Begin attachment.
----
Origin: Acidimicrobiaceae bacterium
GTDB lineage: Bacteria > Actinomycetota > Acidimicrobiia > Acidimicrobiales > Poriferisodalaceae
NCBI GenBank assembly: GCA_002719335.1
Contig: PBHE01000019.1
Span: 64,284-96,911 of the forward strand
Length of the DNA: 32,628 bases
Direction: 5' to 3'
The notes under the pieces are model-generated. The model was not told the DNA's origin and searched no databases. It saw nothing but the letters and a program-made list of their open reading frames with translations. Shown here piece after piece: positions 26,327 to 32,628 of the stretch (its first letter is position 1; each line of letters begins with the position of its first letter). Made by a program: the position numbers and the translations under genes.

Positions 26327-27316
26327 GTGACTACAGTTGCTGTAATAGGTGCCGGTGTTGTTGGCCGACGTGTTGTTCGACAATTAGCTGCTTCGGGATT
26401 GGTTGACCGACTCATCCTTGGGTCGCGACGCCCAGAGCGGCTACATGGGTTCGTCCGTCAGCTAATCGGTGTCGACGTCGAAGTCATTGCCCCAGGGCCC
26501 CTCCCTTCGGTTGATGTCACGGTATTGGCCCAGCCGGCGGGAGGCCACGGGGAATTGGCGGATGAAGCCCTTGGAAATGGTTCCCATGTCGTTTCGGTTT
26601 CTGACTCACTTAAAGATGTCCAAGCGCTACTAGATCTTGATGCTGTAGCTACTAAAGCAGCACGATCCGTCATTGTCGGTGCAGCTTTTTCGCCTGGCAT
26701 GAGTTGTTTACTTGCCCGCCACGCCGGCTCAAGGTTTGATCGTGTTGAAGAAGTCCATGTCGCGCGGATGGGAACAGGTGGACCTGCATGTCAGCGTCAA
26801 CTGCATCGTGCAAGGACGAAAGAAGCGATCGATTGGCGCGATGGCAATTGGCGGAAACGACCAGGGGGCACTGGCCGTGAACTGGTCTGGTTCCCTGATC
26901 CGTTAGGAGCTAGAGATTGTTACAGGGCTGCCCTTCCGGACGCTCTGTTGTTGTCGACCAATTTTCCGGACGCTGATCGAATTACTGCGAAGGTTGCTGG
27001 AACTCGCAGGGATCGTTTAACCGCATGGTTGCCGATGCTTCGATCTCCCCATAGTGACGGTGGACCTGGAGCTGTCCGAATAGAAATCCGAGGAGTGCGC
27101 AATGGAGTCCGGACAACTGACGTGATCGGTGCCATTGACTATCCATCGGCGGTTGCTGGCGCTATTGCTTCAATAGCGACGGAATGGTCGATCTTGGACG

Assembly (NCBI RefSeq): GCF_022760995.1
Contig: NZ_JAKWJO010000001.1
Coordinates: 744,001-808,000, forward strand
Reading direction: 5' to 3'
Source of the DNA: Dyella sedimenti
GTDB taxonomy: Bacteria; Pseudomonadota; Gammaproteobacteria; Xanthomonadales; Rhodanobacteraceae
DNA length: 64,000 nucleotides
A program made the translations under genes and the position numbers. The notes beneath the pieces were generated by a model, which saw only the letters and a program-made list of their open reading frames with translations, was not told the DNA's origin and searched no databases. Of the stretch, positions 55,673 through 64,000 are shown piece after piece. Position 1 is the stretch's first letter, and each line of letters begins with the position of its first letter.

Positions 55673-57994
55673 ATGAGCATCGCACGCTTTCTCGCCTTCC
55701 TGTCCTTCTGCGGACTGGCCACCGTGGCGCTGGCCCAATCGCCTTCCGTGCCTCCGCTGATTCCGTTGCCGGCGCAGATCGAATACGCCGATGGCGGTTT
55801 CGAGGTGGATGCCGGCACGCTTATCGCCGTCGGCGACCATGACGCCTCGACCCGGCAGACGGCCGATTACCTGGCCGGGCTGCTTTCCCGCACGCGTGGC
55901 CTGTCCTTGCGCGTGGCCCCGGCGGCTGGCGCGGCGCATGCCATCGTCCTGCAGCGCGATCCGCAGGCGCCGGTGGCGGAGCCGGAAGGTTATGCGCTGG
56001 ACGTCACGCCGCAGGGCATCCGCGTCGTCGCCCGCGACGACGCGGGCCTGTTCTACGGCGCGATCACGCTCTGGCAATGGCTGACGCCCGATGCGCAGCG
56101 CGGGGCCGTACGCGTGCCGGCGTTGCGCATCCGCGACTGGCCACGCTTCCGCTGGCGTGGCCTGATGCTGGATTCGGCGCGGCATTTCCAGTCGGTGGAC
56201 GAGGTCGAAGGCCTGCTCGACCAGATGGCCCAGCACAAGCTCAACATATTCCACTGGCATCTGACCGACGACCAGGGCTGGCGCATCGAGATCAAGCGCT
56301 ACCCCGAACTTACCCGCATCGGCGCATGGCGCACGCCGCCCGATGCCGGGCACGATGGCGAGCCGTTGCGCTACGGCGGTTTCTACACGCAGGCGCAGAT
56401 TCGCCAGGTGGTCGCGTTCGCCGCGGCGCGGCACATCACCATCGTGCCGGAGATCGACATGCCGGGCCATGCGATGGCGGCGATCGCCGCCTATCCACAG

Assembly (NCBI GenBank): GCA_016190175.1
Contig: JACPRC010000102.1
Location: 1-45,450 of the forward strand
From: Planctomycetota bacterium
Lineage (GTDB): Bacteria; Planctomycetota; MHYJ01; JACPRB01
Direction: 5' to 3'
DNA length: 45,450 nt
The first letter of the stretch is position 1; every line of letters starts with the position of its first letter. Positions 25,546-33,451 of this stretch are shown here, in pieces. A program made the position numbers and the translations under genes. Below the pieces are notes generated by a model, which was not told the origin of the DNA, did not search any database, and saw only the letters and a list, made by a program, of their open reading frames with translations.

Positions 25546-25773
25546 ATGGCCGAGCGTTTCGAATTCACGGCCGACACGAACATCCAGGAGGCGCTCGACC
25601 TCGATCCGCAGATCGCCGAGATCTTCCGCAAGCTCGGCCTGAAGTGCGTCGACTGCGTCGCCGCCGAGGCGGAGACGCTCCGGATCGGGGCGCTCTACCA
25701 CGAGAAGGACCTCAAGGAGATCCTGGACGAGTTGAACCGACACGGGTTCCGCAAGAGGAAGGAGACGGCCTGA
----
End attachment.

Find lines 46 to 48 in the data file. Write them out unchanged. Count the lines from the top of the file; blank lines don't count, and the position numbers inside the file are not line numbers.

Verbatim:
25546 ATGGCCGAGCGTTTCGAATTCACGGCCGACACGAACATCCAGGAGGCGCTCGACC
25601 TCGATCCGCAGATCGCCGAGATCTTCCGCAAGCTCGGCCTGAAGTGCGTCGACTGCGTCGCCGCCGAGGCGGAGACGCTCCGGATCGGGGCGCTCTACCA
25701 CGAGAAGGACCTCAAGGAGATCCTGGACGAGTTGAACCGACACGGGTTCCGCAAGAGGAAGGAGACGGCCTGA